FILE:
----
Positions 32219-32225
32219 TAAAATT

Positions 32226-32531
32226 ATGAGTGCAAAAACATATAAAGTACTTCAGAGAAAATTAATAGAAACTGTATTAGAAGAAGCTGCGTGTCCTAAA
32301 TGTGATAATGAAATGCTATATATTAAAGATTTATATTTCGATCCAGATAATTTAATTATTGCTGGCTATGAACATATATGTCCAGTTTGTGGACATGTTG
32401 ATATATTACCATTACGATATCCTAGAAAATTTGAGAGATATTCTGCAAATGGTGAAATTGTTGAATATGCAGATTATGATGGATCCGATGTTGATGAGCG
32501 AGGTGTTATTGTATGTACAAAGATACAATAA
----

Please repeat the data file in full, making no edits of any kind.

Positions 32219-32225
32219 TAAAATT

Positions 32226-32531
32226 ATGAGTGCAAAAACATATAAAGTACTTCAGAGAAAATTAATAGAAACTGTATTAGAAGAAGCTGCGTGTCCTAAA
32301 TGTGATAATGAAATGCTATATATTAAAGATTTATATTTCGATCCAGATAATTTAATTATTGCTGGCTATGAACATATATGTCCAGTTTGTGGACATGTTG
32401 ATATATTACCATTACGATATCCTAGAAAATTTGAGAGATATTCTGCAAATGGTGAAATTGTTGAATATGCAGATTATGATGGATCCGATGTTGATGAGCG
32501 AGGTGTTATTGTATGTACAAAGATACAATAA